from django import forms
from django.http import HttpResponseRedirect
from mezzanine.pages.page_processors import processor_for
from .models import Author

class AuthorForm(forms.Form):
    name = forms.CharField()
    email = forms.EmailField()

def author_form(request, page):
    form = AuthorForm()
    if request.method == "POST":
        form = AuthorForm(request.POST)
        if form.is_valid():
            # Form processing goes here.
            redirect = request.path + "?submitted=true"
            return HttpResponseRedirect(redirect)
    return {"form": form}

The processor_for decorator can also be given a slug argument rather than a Page subclass. In this case the Page Processor will be run when the exact slug matches the page being viewed.

Page Permissions

The navigation tree in the admin where pages are managed will take into account any permissions defined using Django’s permission system. For example if a logged in user doesn’t have permission to add new instances of the Author model from our previous example, it won’t be listed in the types of pages that user can add when viewing the navigation tree in the admin.

In conjunction with Django’s permission system, the Page model also implements the methods can_add, can_change and can_delete. These methods provide a way for custom page types to implement their own permissions by being overridden on subclasses of the Page model.

Each of these methods takes a single argument which is the current request object. This provides the ability to define custom permission methods with access to the current user as well.


The can_add permission in the context of an existing page has a different meaning than in the context of an overall model as is the case with Django’s permission system. In the case of a page instance, can_add refers to the ability to add child pages.

For example, if our Author content type should only contain one child page at most, and only be deletable when added as a child page (unless you’re a superuser), the following permission methods could be implemented:

class Author(Page):
    dob = models.DateField("Date of birth")

    def can_add(self, request):
        return self.children.count() == 0

    def can_delete(self, request):
        return request.user.is_superuser or self.parent is not None

Non-Page Content

Sometimes you might need to use regular Django applications within your site, that fall outside of Mezzanine’s page structure. Mezzanine fully supports using regular Django applications. All you need to do is add the app’s urlpatterns to your project’s module. Mezzanine’s blog application for example, does not use Page content types, and is just a regular Django app.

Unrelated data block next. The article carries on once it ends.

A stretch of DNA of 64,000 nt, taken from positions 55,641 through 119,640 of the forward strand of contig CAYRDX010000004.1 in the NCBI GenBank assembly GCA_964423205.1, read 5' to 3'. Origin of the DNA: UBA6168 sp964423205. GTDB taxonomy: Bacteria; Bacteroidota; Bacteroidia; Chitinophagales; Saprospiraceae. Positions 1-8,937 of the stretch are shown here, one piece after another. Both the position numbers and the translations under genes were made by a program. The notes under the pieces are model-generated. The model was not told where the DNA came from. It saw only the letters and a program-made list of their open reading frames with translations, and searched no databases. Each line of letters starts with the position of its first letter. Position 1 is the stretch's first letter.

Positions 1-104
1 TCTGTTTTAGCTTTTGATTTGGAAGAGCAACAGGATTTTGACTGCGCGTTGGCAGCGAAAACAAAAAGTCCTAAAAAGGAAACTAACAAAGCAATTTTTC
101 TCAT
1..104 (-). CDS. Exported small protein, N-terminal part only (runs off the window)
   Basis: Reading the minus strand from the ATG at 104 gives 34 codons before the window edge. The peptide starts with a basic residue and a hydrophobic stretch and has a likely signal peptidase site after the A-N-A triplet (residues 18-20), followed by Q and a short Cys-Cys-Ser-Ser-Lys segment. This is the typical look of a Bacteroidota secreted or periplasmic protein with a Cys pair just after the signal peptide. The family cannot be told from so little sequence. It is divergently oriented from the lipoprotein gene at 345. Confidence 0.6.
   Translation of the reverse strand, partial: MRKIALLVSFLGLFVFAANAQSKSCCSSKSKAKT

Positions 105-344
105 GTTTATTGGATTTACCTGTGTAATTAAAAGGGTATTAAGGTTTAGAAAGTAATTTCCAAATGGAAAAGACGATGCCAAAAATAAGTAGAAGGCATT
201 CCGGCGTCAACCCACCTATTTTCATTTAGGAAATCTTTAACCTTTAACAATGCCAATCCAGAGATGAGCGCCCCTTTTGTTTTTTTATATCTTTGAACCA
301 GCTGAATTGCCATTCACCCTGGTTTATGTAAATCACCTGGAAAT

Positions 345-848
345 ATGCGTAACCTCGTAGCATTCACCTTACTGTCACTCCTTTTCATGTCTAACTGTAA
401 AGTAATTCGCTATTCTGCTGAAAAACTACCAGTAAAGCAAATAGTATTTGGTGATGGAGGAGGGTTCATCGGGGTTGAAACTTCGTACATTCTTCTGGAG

Mezzanine provides some helpers for your Django apps to integrate more closely with Mezzanine.

The Displayable Model

The abstract model mezzanine.core.models.Displayable and associated manager mezzanine.core.managers.PublishedManager provide common features for items that can be displayed on the site with their own URLs (also known as slugs). Mezzanine’s Page model subclasses it. Some of its features are:

  • Meta data such as a title, description and keywords.
  • Auto-generated slug from the title.
  • Draft/published status with the ability to preview drafts.
  • Pre-dated publishing.
  • Searchable by Mezzanine’s Search Engine.

Models that do not inherit from the Page model described earlier should subclass the Displayable model if any of the above features are required. An example of this can be found in the application, where BlogPost instances contain their own URLs and views that fall outside of the regular URL/view structure of the Page model.

Third-party App Integration

A common requirement when using regular Django apps with Mezzanine is for pages in the site’s navigation to point to the urlpatterns for the app. Implementing this simply requires creating a page with a URL used by the application. The template rendered by the application’s view will have a page variable in its context, that contains the current page object that was created with the same URL.